Thanks, Marshall. It's good of you to take the time. I am surprised the numbers are that small, but it's an interesting sampling.
The term Napster fabbing has a nice sound to it, but Napster has a negative connotation. Now that I have looked at your Web site on this topic, I see that you are also using the term peer-to-peer, aka P2P. It has a broader meaning, beyond Napster and music and illegal copying of copyrighted material. P2P/Napster fabbing will be highly disruptive if it allows people the option of circumventing the normal manufacturing and distribution process. P2P is also a buzzword that venture capitalists recognize and should help get their attention.
By any name, Napster fabbing will be resisted by many large corporations, as Napster was. By disintermediating the middleman, however, it is a concept that truly takes advantage of the Internet/Web technology, as opposed to the failed dot-com concepts we have seen. On the other hand, it will raise the importance of intellectual property right protection, privacy, and eventually, payment systems.
Marshall Burns wrote:
> Hi RP-world, >
>You may remember that in February, James Howison and I presented a paper at >the O'Reilly conference on the idea of Napster fabbing, where we showed that >exchange of 3-D digital designs is already happening on the RP-ML. I've now done a new >analysis of RP-ML traffic over the past year. Here is what I found. In the >past 12 months, there have been 33 requests for digital design files and one >offer of files. The offer was of two heart shapes for Valentine's last February. >
>The requests were for the following items:
> >-- 10 human: Body, head (2), ankle (2), hip, rib cage, teeth, saluting >hand, swinging golfer
>-- 6 animals: Fish (2), horse, cat, bird, shark tooth
>-- 7 vehicles: Plane (3), engine (2) , Indy car, submarine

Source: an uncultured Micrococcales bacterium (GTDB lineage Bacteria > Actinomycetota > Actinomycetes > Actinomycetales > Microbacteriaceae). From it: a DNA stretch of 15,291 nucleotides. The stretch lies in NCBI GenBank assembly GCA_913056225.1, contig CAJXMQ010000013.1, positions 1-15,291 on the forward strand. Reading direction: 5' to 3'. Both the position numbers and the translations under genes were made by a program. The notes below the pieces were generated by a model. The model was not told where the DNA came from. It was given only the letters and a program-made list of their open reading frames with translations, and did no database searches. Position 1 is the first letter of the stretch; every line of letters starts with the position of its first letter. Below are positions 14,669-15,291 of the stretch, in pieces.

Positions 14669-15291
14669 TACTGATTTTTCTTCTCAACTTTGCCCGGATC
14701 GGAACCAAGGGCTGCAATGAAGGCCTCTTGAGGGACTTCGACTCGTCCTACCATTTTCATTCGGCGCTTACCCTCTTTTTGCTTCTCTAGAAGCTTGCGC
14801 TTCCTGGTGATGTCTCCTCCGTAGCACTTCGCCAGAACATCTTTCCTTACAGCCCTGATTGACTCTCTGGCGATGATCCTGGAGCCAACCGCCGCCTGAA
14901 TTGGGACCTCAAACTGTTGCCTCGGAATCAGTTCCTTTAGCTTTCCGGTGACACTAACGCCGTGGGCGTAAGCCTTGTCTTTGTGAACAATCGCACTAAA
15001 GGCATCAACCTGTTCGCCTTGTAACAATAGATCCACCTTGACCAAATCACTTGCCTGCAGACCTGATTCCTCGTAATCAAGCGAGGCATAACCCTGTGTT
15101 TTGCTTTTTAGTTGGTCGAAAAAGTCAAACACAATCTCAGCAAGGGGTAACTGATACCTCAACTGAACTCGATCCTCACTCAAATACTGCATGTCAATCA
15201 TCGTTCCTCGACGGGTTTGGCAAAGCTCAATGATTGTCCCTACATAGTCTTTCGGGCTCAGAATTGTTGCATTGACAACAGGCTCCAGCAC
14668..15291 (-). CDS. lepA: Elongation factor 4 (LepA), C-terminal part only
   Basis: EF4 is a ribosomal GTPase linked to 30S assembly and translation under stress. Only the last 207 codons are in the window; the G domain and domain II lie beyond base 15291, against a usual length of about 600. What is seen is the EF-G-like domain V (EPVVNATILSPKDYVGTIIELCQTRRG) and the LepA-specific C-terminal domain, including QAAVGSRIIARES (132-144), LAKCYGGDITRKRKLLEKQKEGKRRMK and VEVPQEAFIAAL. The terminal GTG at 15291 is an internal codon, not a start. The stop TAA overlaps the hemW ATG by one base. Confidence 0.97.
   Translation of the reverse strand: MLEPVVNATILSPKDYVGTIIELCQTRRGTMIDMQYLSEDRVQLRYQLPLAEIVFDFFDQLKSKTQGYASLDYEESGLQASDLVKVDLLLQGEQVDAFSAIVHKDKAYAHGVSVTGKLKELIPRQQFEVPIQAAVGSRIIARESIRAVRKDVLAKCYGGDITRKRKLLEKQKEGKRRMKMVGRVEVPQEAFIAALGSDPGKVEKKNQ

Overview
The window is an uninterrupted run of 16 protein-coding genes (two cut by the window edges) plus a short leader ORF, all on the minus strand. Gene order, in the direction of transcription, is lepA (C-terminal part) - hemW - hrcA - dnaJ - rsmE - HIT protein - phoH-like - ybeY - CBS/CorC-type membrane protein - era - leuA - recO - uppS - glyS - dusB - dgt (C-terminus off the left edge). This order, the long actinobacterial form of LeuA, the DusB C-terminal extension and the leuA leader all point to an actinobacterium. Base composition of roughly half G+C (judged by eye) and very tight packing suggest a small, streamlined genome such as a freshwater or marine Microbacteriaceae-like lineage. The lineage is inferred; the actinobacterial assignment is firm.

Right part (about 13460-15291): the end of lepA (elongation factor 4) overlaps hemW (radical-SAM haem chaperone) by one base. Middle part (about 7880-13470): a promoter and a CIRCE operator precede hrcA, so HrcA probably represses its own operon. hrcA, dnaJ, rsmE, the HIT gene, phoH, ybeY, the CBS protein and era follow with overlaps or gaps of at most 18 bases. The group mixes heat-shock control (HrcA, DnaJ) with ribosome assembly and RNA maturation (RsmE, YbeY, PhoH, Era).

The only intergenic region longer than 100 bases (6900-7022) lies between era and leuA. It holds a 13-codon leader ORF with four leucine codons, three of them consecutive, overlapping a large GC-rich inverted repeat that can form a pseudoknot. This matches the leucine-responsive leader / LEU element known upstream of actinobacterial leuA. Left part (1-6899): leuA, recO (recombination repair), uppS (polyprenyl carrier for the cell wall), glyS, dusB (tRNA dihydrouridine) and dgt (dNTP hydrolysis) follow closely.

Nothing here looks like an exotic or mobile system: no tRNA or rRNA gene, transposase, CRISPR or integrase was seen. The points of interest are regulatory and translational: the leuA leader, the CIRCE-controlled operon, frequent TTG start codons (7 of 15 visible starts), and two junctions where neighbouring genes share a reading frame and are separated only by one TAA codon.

>-- 3 sports: Golf ball, golf clubs, soccer ball >-- 2 buildings: US Capitol, Roman style >-- 8 others: Globe, robot, phone, topology, coin, gods, wind-tunnel models, >3-D clip art
>-- Total: 36 (Three of the 33 requests were for two items each.)
> The time distribution of the requests was: >-- 2000, 4th quarter: 3 >-- 2001, 1st quarter: 4 >-- 2001, 2nd quarter: 10 >-- 2001, 3rd quarter: 16 >-- Total: 33
>These data are too few to be statistically significant, but they do seem to >indicate an increasing frequency of exchange of designs in the digital fabber >community. Of the 33 requests, five got public online responses. Two were >suggestions of people or Web sites that might have what the person was looking for. The other >three actually provided the requested file, either by posting on an FTP or >Web site or by private e-mail with a jpg image of the item sent to the RP-ML. It >would be interesting to do further research into whether people got more >assistance on their requests through private e-mails offline. We've updated our "Napster >Fabbing" Web page with this new data. If you aren't familiar with the idea >of Napster fabbing, you can find out more about it there, at >http://www.ennex.com/publish/200102-Napster(http://www.ennex.com/publish/200102
>-Napster). Best regards,
>President, Ennex Corporation Marshall@Ennex.com(mailto:Marshall@Ennex.com)
>Los Angeles, USA, (310) 397-1314
For more information about the rp-ml, see http://rapid.lpt.fi/rp-ml/
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